The following analytic identifies the creation of a new Automation Runbook Webhook within an Azure tenant. Azure Automation is a cloud-based automation platform that allows administrators to automate Azure management tasks and orchestrate actions across external systems within Azure. Azure Automation script files called Runbooks that can be written in PowerShell or Python. One of the ways administrators can configure a Runbook to be executed is through HTTP Webhooks. Webhooks leverage custom unauthenticated URLs that are exposed to the Internet. An adversary who has obtained privileged access to an Azure tenant may create a Webhook to trigger the execution of an Automation Runbook with malicious code that can create users or execute code on a VM. This provides a persistent foothold on the environment.
- Type: TTP
Product: Splunk Enterprise, Splunk Enterprise Security, Splunk Cloud
- Last Updated: 2022-08-23
- Author: Mauricio Velazco, Splunk
- ID: e98944a9-92e4-443c-81b8-a322e33ce75a
Kill Chain Phase
- CIS 3
- CIS 5
- CIS 16
1 2 3 `azure_audit` operationName.localizedValue="Create or Update an Azure Automation webhook" status.value=Succeeded | stats values(object) by _time, caller, claims.ipaddr, resourceGroupName, object_path | `azure_runbook_webhook_created_filter`
The SPL above uses the following Macros:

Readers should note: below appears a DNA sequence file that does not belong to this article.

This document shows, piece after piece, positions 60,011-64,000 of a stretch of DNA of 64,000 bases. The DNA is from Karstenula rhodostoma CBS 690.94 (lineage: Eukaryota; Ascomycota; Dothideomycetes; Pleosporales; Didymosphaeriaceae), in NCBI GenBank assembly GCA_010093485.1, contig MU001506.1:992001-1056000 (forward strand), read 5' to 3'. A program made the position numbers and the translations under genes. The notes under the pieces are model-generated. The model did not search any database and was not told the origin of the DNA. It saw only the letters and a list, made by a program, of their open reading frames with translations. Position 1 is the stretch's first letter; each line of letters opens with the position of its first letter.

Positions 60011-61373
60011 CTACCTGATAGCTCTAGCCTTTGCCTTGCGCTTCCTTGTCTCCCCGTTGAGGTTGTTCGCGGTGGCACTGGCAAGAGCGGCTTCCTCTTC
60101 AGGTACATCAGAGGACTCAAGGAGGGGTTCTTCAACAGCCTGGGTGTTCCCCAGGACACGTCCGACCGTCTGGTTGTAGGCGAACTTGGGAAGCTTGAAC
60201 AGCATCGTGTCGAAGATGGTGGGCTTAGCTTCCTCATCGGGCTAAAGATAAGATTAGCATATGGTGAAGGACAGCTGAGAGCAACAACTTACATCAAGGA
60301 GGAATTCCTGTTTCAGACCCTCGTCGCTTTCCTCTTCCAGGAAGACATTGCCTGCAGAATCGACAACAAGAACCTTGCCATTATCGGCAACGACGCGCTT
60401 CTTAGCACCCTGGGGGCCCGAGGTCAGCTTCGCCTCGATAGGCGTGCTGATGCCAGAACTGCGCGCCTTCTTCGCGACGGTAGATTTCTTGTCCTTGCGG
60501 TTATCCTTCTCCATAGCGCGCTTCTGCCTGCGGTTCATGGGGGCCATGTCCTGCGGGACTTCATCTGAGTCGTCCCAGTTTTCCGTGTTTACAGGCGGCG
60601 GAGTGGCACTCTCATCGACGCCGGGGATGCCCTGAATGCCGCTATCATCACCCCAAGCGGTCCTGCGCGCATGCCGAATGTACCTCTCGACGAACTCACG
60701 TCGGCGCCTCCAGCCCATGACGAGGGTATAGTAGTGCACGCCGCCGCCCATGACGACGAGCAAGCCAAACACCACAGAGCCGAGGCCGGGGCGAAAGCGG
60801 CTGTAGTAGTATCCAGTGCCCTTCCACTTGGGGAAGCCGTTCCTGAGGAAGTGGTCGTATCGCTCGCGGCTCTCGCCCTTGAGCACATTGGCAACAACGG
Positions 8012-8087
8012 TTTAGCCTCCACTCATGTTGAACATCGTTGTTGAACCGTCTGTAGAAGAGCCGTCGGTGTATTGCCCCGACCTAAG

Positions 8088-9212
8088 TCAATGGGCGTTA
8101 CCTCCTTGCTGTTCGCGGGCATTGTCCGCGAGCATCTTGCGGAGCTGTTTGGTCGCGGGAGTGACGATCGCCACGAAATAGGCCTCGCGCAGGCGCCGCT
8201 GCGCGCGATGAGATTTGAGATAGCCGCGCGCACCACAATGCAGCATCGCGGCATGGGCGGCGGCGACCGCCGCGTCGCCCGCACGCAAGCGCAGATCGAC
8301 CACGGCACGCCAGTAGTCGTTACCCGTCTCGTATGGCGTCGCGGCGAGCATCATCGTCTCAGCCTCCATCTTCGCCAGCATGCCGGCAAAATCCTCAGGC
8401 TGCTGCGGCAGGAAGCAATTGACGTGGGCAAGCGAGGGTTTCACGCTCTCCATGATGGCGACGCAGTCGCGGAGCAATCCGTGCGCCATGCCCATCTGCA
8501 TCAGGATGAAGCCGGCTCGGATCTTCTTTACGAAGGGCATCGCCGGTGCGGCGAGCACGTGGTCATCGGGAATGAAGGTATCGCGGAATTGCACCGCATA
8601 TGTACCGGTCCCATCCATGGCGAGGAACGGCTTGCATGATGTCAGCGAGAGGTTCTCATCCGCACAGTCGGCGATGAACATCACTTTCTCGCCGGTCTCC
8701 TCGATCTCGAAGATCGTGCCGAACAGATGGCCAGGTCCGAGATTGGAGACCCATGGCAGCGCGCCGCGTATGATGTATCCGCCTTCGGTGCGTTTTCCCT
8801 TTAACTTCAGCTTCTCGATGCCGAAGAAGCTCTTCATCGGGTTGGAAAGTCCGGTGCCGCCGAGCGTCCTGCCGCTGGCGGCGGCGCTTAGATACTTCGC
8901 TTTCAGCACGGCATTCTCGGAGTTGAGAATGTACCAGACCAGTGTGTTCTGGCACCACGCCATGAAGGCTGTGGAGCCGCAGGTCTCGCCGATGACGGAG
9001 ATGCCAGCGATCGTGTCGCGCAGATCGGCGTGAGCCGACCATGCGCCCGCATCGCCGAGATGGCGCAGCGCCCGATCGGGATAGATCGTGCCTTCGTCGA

azure_runbook_webhook_created_filter is a empty macro by default. It allows the user to filter out any results (false positives) without editing the SPL.
List of fields required to use this analytic.
How To Implement
You must install the latest version of Splunk Add-on for Microsoft Cloud Services from Splunkbase (https://splunkbase.splunk.com/app/3110/#/details). You must be ingesting Azure Audit events into your Splunk environment. Specifically, this analytic leverages the Azure Activity log category.
Known False Positives
Administrators may legitimately create Azure Runbook Webhooks. Filter as needed.
Associated Analytic Story
|63.0||70||90||A new Azure Runbook Webhook $object$ was created by $caller$|
The Risk Score is calculated by the following formula: Risk Score = (Impact * Confidence/100). Initial Confidence and Impact is set by the analytic author.
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